Resident T cells detected in lymph nodes

Milas Ugur/JMU

An image of immune cells in a lymph node. Resident cells are marked in red, circulating ones in cyan. What is striking is that regulatory T cells (outlined in yellow) are found in both forms.

Unlike previously known, certain T cells remain in lymph nodes for a longer period of time and store information about immune reactions there. Researchers at the University of Würzburg and the University Hospital Aachen have now discovered this.

The immune system is fast when it comes to fighting viruses, bacteria and other pathogens. But it also has to know when not to attack - for example, harmless substances such as pollen or house dust, which otherwise trigger allergic reactions. A key role is played by regulatory T cells (Tregs) in the lymph nodes, which suppress excessive or misdirected immune responses there.

Researchers at Julius Maximilians University (JMU) and RWTH Aachen University Hospital have now observed a previously unknown behavior of these cells. "Until now, it was assumed that Tregs circulate between lymph nodes throughout the body to coordinate immune responses," Dr. Milas Ugur, head of the study at the Institute for Systems Immunology at JMU. "However, we were able to show that there are also resident Tregs that remain in specific lymph nodes for extended periods of time. Some even nest there for several months!"

Tregs store information about past immune responses

This observation was made possible by a technique called "photoconversion." It allows cells to be marked by light - with a powerful flashlight, as it were - and their changes in position to be observed over longer periods of time. "The result is that each lymph node contains a unique set of resident Tregs that map past immune responses," said Prof. Wolfgang Kastenmüller, chair of Systems Immunology I at JMU. "There, they function as the local memory banks of the immune system."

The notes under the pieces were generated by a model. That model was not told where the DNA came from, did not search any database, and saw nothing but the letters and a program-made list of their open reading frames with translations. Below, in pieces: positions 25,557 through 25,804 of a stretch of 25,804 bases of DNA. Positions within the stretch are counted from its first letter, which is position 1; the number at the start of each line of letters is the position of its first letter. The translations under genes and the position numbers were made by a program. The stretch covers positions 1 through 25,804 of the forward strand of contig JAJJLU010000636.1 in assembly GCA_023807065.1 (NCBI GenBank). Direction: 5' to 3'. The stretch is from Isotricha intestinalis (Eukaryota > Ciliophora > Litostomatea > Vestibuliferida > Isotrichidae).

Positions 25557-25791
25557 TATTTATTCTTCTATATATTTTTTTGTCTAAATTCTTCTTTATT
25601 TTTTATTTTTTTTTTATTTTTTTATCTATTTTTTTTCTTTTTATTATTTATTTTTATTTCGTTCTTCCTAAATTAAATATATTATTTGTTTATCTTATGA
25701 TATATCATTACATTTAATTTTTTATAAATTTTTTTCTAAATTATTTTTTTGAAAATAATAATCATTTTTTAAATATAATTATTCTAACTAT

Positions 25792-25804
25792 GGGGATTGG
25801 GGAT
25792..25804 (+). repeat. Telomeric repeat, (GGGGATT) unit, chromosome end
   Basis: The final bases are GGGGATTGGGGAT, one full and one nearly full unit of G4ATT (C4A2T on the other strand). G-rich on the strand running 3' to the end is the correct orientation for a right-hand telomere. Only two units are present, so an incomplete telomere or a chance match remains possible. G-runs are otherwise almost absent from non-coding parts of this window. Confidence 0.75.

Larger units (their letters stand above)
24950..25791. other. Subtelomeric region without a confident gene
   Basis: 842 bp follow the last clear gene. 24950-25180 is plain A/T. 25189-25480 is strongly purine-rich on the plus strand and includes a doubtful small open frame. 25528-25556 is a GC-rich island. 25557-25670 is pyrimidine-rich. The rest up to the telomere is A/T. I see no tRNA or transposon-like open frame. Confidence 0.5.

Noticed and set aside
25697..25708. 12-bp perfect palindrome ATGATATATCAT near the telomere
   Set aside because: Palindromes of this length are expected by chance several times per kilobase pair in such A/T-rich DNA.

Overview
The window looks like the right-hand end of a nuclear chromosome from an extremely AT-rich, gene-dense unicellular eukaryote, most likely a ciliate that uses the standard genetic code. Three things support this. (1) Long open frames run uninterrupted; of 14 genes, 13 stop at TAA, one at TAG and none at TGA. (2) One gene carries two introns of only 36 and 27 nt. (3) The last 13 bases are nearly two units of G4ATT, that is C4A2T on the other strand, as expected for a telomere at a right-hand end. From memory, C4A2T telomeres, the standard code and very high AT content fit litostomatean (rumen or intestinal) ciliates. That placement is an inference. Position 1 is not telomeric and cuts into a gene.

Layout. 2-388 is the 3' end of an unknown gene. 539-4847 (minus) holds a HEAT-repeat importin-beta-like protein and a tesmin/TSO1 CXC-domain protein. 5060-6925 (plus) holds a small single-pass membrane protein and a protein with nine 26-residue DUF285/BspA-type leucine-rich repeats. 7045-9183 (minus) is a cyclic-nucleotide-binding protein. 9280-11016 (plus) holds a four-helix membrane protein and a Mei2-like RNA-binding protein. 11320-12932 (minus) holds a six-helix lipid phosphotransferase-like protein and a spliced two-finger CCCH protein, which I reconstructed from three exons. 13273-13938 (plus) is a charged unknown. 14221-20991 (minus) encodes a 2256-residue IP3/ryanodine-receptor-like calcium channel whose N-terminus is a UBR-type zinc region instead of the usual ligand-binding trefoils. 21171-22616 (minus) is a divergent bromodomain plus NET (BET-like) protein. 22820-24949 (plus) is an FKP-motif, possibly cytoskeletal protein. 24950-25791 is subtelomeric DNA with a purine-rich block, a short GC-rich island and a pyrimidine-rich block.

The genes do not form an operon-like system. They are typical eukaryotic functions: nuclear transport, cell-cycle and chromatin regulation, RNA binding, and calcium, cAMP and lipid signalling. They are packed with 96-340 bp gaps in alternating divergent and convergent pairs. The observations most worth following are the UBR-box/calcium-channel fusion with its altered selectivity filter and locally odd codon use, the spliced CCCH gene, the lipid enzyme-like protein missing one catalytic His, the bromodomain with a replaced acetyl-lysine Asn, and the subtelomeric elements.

Tregs play an important role in allergies and autoimmune diseases. "We now know that these cells can remain locally in lymph nodes for months," says Prof. Oliver Pabst, study leader and director of the Institute of Molecular Medicine at RWTH Aachen University Hospital. "The exciting question is whether this newly discovered property of the cells can also be used therapeutically - for example, in allergies."

But why do some regulatory T cells remain in lymph nodes, while others circulate between them? And what does the duration of their stay depend on? The Würzburg and Aachen teams want to get to the bottom of these questions.

The current study was financially supported by the German Research Foundation.

Note: This article has been translated using a computer system without human intervention. LUMITOS offers these automatic translations to present a wider range of current news. Since this article has been translated with automatic translation, it is possible that it contains errors in vocabulary, syntax or grammar. The original article in German can be found here.

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